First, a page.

World's best wary of Australia's looming threat
The first few days on top of the world feel like a dream. Over the next few it all sinks in. There is exhilaration and a massive sense of achievement.
As the weeks go by, being the best starts to feel comfortable; normal, even. Once that stretches to months, and if you keep doing whatever it is you need to do to maintain the position, it may seem like no one can ever take it away from you.
Then, somewhere along the way, uncertainty will creep in. Doubt. Nerves. That will happen the day you realise someone is coming up the mountain behind you. That day for South Africa will dawn tomorrow. Glancing down the slope, they've seen Australia looking up at them.
"They've come hunting for us and that's exciting," Graeme Smith said. "Now it's about us showing people why we are the No.1 team in the world."
This is not the first time Smith has emphasised South Africa have something to prove. Even though they won't lose the No.1 ranking even if Australia sweep them 3-nil, South Africa still feel they have to justify their status as the best Test team going around. Perhaps that thought is fueled by the fact that they have not beaten Australia in a series at home since readmission, despite winning Down Under on both their previous visits.
Smith wouldn't go as far as to say winning this series would complete his CV as captain, regarding the away wins in Australia as a "bigger highlight, considering it has been done so few times," but he hinted that the Australia visiting now is not the same as the squad that has been so successful here in the past. "They had an incredible team for a period of time," he said, adding that South Africa have that now. "It's become a big and important phase in our cricket now."
A large part of this new stage of South African cricket has focused on humility. Smith has been careful not to get too carried away with being ranked highest because he believes that is the trick to staying there.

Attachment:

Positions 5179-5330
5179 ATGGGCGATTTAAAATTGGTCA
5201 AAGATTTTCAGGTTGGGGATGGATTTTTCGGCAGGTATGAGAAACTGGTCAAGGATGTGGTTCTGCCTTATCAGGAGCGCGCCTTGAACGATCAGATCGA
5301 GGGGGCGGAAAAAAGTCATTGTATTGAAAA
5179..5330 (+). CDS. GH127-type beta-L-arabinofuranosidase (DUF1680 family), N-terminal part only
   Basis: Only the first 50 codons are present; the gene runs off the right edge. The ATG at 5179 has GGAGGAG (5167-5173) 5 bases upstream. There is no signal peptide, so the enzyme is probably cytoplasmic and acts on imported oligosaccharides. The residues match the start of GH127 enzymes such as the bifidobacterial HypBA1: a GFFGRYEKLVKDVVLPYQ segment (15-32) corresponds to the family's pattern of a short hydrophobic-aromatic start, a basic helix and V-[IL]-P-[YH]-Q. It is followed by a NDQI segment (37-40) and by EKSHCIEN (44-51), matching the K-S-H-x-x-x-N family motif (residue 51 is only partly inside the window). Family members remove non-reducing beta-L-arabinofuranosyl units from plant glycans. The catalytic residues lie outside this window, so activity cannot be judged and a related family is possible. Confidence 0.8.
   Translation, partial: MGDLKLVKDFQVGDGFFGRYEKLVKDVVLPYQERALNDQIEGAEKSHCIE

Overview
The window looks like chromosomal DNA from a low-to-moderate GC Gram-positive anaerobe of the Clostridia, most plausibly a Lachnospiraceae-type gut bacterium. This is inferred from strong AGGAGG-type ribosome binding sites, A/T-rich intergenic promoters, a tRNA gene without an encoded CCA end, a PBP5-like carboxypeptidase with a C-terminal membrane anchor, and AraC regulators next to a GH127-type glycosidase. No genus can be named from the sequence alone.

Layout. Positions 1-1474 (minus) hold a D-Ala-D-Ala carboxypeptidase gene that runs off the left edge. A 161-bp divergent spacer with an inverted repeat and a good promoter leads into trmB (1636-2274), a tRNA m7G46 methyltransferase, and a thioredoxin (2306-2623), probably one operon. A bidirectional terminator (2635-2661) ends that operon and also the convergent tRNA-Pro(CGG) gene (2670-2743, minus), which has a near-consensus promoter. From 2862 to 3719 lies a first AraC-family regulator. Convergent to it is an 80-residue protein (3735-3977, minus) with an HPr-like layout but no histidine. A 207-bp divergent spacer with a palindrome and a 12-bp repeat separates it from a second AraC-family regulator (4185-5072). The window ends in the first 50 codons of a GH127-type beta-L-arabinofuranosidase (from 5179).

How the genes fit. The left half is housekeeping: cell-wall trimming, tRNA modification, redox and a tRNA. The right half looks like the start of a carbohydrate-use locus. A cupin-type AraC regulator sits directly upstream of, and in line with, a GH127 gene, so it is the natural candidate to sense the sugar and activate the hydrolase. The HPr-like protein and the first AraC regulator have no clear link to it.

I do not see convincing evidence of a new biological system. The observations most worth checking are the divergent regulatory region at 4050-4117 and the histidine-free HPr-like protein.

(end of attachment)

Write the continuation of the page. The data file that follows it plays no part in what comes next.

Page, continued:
After winning the mace in England and defending it in Australia, South Africa's brand of cricket has changed. They showed ruthlessness in the last home summer when they were victorious in all five Tests and completed all of them in less than five days. They showed resilience when they went to the UAE, where the previous top-ranked side's demise had begun, and bounced back from a hefty defeat to square the series.
Now they are back home with a different task at hand, against an opposition who have always known how to make them feel inadequate, even on their own turf. Overcoming that is the biggest challenge and that, rather than the off-field chatter, is where Smith's focus seems to lie. "When you play Australia, you expect to play a certain way and we don't expect anything different this time," he said. "All the talk, it's all a side show. It's really all about the cricket and that's what we want to focus on.
"The Aussies have been good for ticket sales and newspaper sales. It's been business as usual for us. Behind the scenes, it's been really focused. I sit here today and feel we are ready to go. We know how to win on this ground."
The series starts in Centurion, South Africa's most successful Test venue since readmission, and a place where they feel at home. The surface suits their quicks, and Smith predicted there will be something in it for them again, and if it's warm, as it often is in the summer here, it is also good for batting. They tend to draw a larger than usual and partisan crowd here and the vibe is festive.
It could be the ideal place to kick off if they are to change their home record against Australia. "It's always nice to come to familiar places where you've had success," Smith said. "You feed off past memories and things you've been able to create there."
Australia lost the only match they have played here, in 1997. That won't be too much of a bother for them because their bullishness appears to get the better of everything else. They know they cannot dethrone South Africa in this series but they can make a statement that they are on course to do it in future.
Until they do that, they seem to have admitted where the advantage lies at the moment. "South Africa are a really good team," Michael Clarke said. "They've got a great mix of youth and experience. They deserve the No. ranking, they've earned it."
For all the words uttered over the last week, as this series begins, Clarke agreed that South Africa "are the best in the world." That statement may only make South Africa want to prove it even more.
Firdose Moonda is ESPNcricinfo's South Africa correspondent